126. Alone in the Classroom by Elizabeth Hay

Alone in the Classroom by Elizabeth Hay (Canada) - (US)

Pages: 306
Ages: 18+
Finished: May 12, 2011
First Published: Apr. 26, 2011 (CAN)
Publisher: McClelland & Stewart
Genre: literary fiction, historical
Rating: 4/5

First sentence:

Other children were out picking that morning, but she passed them by in her light-blue dress and sandals.

Acquired: Received a review copy from Random House Canada.

Reason for Reading: I've been interested in reading this author for a while now and haven't got around to it yet.  The early 1930's and the Saskatchewan setting pulled me into starting off with her latest book.

An excellent book!  Though a hard one to describe.  The plot has many layers and is meandering to the point where it is not exactly what drives the book.  The book is most certainly character driven and the relationships between these characters are what propels the story along.  The story covers the time period from 1929 to 2008 and focuses on one Connie Flood, a school teacher, journalist, traveler; a woman of independence who takes lovers as she wants them and lives life to its fullest according to her small needs though she has a large presence.  The book is told from the point of view of Connie's niece, who is telling the story from the first person, looking back telling a tale of which she is omniscient from each individual character's thoughts and feelings.  This pov was hard to get used to, I must admit.  The narrator only appears in the beginnings of the story a few times and when the word "I" is used I found it confusing to remember that "I" was not Connie but the narrator, Anne.  This becomes more clear a little over half way through the book when Anne actually becomes a character in the story but then the flipping from near past to far past with this continued point of view still felt unusual to me.  Now, it's not that I was totally annoyed with the pov, it was just hard to remember who was telling the tale, and it did slow down my reading speed.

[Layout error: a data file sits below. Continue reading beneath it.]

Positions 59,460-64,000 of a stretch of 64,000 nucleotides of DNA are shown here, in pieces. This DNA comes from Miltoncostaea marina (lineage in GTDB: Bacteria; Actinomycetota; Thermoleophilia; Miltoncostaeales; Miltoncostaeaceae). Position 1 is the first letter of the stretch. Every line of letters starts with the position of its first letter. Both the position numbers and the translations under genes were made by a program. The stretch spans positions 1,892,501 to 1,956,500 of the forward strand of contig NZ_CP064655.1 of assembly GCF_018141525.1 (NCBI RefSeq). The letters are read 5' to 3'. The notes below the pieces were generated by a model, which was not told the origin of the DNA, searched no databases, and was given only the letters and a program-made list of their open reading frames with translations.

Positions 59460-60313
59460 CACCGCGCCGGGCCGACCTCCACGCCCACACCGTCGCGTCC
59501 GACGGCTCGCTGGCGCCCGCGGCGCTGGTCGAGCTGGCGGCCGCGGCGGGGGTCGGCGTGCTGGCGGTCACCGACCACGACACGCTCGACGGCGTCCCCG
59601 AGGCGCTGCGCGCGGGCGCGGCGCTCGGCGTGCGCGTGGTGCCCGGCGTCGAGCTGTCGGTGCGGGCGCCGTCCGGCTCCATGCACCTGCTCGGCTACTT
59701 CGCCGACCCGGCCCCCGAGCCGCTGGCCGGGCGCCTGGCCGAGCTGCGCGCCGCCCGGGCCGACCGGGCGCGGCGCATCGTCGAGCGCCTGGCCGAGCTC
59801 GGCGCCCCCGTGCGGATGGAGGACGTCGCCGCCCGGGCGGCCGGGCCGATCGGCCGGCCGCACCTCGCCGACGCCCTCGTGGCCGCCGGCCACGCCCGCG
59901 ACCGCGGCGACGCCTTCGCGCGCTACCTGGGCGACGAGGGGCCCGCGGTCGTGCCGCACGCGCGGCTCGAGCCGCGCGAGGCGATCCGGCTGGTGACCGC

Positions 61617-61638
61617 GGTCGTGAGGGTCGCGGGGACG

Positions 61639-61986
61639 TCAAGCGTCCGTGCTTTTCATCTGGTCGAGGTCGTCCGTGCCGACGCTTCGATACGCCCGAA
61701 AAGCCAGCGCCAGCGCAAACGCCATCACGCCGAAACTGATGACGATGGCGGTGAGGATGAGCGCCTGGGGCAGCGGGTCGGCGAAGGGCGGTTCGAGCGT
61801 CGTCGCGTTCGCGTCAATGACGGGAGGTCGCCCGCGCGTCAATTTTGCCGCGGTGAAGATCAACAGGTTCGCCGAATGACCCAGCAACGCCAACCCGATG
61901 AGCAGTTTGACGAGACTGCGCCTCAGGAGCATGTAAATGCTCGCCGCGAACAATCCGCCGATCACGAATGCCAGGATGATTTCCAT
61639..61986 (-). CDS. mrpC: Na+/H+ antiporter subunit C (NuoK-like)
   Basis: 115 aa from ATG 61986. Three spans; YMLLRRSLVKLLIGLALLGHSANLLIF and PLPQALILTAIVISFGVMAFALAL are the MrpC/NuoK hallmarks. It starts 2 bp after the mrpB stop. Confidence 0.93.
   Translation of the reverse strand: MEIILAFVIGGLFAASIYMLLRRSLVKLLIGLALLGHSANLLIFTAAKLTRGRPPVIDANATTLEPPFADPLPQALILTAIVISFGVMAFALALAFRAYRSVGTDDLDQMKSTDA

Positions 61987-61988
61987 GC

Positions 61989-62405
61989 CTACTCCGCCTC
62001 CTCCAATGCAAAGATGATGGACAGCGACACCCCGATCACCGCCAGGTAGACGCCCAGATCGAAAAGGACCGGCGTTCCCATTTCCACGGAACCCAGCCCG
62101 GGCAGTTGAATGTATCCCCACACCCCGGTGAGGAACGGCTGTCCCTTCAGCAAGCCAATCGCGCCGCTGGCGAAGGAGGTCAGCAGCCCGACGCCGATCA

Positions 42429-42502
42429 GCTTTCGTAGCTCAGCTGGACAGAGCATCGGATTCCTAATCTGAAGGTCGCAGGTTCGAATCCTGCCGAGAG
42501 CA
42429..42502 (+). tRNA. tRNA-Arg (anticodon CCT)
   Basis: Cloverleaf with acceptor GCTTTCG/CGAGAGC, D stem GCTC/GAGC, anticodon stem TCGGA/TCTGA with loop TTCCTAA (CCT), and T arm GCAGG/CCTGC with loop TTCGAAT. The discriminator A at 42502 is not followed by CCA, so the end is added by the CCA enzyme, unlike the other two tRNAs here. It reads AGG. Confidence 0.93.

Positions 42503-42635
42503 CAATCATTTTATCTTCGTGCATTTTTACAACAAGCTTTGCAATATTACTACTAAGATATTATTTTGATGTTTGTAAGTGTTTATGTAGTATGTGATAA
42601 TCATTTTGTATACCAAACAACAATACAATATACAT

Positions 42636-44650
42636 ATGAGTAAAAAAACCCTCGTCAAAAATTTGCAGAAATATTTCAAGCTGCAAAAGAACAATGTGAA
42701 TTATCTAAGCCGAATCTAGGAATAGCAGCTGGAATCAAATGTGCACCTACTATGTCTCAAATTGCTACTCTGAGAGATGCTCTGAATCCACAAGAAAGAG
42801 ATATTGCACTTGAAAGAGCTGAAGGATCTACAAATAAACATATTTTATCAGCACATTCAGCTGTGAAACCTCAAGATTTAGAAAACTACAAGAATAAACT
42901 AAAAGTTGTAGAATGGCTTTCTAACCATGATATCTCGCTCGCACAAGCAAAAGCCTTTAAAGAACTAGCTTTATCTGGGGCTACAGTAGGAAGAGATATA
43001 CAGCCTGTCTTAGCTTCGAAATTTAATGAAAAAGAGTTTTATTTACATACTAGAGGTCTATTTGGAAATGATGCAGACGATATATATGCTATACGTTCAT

The characters and their relationships, mostly triangles, are what make this book such an enticing, intense read.  First of all, the element that brings all the persons together and moves the plot along is the brutal, unrelated, deaths of two young girls some years apart.  The same character's are around at these times and this is what sets Anne off into investigating her aunt's past, perhaps to solve an unsolved crime.  I've discussed Connie and Anne, but also there are two men to round out the main characters.  Parley Burns, school teacher, principal, refined, detached, strict, perhaps mentally unstable, who has feelings for Connie.  Secondly Michael, an older student at the school, not much younger than Connie herself who is slow and ridiculed as such; he is what would have been called dyslexic in the future, but not mentally challenged at all, and Connie takes a shine to him in trying to teach him to read.  In fact, they take a shine to each other.  The triangles that shape the book are principal, teacher, student then later on husband, wife and lover, a chance meeting turns us to aunt, niece, lover and in the background there is even grandmother, mother, daughter to overcome in the end.

A wonderfully written book, I enjoyed tremendously with characters that will remain with me, especially Parley and Michael; but a slow-paced meandering read that will take your attention to appreciate fully.


  1. Oh I like the sound of this one! thanks for reviewing it :-)


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